Google this week introduced a new data archiving option for enterprises as part of a broader refresh of its Cloud Storage Services.
The announcements, at Google’s NEXT user event in London this week, included new data life cycle management tools, price cuts and the addition of several new partners to the Google storage ecosystem.
Coldline, the name for the company’s new storage option, is aimed at businesses looking to archive rarely used data—or cold data—but still require quick, low-latency access to it when needed. Google is touting it as perfect for archiving years’ worth of big data or multimedia content.
The option is priced at $0.007 per gigabyte of data to store per month and an additional 5 cents per GB to retrieve. The company claims the pricing makes Coldline the most economic option available to companies for storing datasets that are accessed less than once a year.
Google is offering a Cloud Storage Transfer service and a Switch and Save promotion for companies interested in migrating their archived data to Coldline storage. Depending on the type of data that is migrated, enterprises can become eligible to store potentially up to 100 petabytes of data for free for several months, Google Product Manager Kirill Tropin said announcing the new offering on the Google Cloud Platform blog this week.
Along with Coldline, Google also announced changes to its existing storage options.
Enterprises signed up for the company’s Standard storage option within a regional location have been converted to a new Cloud Storage Regional service, which offers essentially the same storage features and capabilities but at a 23 percent lower price point.
Google has positioned the option as ideal for enterprises looking to maintain their compute and storage resources within the same region. Like all of Google’s storage services, the Regional option offers enterprises millisecond access times to stored data. The service is priced at 2 cents per GB of data and comes with a 99.9 percent uptime guarantee.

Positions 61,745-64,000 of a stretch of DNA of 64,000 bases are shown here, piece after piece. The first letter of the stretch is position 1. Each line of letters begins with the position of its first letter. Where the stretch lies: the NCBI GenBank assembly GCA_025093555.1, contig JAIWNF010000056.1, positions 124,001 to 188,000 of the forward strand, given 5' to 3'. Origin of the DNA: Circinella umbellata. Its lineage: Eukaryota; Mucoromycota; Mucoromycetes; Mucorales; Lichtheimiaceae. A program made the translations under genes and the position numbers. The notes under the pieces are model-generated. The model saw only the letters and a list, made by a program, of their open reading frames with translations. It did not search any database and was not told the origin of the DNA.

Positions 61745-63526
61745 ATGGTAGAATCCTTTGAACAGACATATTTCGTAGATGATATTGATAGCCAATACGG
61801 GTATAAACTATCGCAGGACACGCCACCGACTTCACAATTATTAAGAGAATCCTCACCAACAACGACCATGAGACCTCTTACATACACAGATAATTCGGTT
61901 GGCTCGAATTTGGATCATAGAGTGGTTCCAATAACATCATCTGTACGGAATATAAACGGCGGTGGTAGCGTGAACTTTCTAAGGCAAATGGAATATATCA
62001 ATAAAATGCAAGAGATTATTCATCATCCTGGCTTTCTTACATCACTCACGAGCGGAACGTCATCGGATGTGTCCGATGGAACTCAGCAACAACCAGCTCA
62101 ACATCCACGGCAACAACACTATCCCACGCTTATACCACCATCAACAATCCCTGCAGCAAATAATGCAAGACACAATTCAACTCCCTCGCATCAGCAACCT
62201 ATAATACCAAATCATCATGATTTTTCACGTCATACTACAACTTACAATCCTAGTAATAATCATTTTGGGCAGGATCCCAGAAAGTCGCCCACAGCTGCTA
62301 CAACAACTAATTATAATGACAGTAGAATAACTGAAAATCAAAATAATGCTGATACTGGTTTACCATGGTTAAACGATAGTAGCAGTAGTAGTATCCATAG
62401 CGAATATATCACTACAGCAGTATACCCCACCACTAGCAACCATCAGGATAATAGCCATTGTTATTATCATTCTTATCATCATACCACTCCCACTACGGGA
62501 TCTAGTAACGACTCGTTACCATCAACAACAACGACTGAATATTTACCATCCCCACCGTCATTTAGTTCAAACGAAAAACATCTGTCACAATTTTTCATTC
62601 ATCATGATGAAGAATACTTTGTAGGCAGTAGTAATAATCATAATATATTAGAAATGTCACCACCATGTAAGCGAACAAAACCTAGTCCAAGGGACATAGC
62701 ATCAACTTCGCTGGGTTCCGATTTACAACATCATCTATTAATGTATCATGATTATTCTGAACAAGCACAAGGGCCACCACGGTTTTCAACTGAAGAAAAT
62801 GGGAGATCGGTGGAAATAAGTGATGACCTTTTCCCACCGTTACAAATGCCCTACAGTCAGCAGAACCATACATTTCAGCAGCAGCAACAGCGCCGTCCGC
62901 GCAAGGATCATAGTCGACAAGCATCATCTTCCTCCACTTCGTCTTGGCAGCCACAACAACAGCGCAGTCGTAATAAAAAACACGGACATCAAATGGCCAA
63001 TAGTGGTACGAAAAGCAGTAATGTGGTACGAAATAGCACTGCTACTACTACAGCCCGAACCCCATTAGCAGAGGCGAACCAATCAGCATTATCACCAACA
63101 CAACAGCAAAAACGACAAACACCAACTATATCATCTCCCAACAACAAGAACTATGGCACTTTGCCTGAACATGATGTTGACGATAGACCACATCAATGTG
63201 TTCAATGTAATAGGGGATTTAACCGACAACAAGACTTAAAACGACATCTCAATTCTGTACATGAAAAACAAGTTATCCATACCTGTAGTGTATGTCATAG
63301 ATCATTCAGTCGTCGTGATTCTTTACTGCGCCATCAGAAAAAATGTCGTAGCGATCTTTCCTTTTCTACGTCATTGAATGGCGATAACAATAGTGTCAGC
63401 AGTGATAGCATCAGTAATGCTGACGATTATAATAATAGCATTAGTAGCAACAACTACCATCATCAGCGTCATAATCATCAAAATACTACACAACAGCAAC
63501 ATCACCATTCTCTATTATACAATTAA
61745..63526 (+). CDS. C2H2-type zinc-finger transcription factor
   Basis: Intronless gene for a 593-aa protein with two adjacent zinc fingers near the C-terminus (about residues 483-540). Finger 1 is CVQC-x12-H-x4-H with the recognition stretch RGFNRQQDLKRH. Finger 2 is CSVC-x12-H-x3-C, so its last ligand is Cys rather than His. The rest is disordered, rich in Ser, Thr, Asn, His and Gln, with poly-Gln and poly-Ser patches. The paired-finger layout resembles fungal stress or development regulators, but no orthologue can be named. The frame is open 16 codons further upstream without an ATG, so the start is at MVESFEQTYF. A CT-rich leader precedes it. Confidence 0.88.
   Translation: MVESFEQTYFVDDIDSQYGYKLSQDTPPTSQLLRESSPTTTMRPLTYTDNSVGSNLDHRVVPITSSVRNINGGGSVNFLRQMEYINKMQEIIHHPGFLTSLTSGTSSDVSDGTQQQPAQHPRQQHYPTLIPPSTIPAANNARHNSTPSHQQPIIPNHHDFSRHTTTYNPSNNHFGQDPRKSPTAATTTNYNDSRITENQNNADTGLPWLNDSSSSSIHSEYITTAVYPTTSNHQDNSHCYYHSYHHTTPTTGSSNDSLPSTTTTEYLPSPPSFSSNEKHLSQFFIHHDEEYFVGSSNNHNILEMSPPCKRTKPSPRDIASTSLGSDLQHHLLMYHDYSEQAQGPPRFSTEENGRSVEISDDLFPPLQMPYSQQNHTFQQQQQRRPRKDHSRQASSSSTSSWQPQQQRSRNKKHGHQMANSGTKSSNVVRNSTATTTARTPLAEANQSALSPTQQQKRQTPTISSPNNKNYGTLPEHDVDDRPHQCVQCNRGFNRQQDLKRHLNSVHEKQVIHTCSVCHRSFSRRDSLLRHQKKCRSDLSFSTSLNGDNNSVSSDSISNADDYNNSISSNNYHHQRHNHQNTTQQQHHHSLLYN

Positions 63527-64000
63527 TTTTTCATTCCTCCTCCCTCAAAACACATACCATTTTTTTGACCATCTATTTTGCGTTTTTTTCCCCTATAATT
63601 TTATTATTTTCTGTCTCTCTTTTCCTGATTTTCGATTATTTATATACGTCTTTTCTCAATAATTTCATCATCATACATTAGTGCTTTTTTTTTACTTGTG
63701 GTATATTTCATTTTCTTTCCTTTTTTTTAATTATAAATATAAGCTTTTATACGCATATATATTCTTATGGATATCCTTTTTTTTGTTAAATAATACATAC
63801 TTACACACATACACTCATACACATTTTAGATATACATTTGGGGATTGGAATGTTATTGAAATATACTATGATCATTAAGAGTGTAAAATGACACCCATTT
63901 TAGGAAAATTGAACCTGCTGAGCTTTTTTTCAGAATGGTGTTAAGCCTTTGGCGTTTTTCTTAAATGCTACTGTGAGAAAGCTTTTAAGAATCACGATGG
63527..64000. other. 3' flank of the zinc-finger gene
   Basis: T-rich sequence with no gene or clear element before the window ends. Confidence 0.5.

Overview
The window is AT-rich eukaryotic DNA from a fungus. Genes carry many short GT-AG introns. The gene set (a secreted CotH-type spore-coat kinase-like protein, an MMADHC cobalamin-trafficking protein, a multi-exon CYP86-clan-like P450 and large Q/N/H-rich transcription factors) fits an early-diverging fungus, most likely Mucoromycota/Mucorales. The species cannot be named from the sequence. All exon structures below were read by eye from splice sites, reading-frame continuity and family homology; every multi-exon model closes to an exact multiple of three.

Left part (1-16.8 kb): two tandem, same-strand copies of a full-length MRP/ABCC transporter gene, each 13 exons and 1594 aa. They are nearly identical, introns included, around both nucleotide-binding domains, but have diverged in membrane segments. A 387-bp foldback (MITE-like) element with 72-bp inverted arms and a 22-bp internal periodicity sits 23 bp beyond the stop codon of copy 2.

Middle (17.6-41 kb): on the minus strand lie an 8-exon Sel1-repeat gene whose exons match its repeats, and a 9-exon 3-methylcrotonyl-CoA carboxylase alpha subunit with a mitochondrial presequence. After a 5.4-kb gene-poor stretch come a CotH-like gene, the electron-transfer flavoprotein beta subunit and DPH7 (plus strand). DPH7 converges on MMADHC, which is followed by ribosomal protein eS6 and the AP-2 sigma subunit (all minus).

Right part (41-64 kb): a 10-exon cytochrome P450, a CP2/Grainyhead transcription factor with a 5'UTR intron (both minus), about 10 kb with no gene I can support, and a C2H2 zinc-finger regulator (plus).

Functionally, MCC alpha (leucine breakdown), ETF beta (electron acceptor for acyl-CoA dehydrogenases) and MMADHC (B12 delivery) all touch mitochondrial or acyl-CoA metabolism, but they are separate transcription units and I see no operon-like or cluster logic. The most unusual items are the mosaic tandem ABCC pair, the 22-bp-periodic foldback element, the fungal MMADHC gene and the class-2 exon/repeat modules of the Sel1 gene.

In addition, Google has converted all customers using its existing Standard storage option across multiple regions to a new Multi-Regional storage class. Priced at 2.6 cents per GB of data, the multiregional option is the costliest of the cloud storage options that Google announced this week and is aimed at organizations looking for near continuous data availability across regions.
“Regional closely addresses similar use-cases in terms of features, but at a much lower cost,” a Google spokeswoman said.
“Multi-Regional is generally a new offering class for us. By allowing customers to host in two plus regions, it offers more flexibility for use-cases like disaster recovery than Standard previously did,” she said.
The fourth storage option that enterprises now have is Google Nearline and is meant as a storage option for infrequently accessed data such as long-tail content and data backups. The Nearline option starts at 1 cent per GB.
Google this week also announced a beta version of a data management capability that it said will make it easier for enterprises to use and manage different cloud storage options for different business needs. A life cycle policy feature supports automatic transition of data from one storage type to another based on the age of the data and the frequency with which it is accessed.
In addition to the storage refreshes, Google this week announced several new partners whose technologies it said have been integrated with Google Cloud Storage. Among them are Veritas, Fastly, Cloudberry Lab, Komprise and Stor Reduce.
The partners deliver a range of capabilities. Cludberry’s Backup technology for instance will let organizations do real-time or scheduled data backup, encryption and restoration in Google’s cloud storage environment. Similarly, Stor Reduce offers what it calls inline deduplication software for moving petabytes of data to Coldline.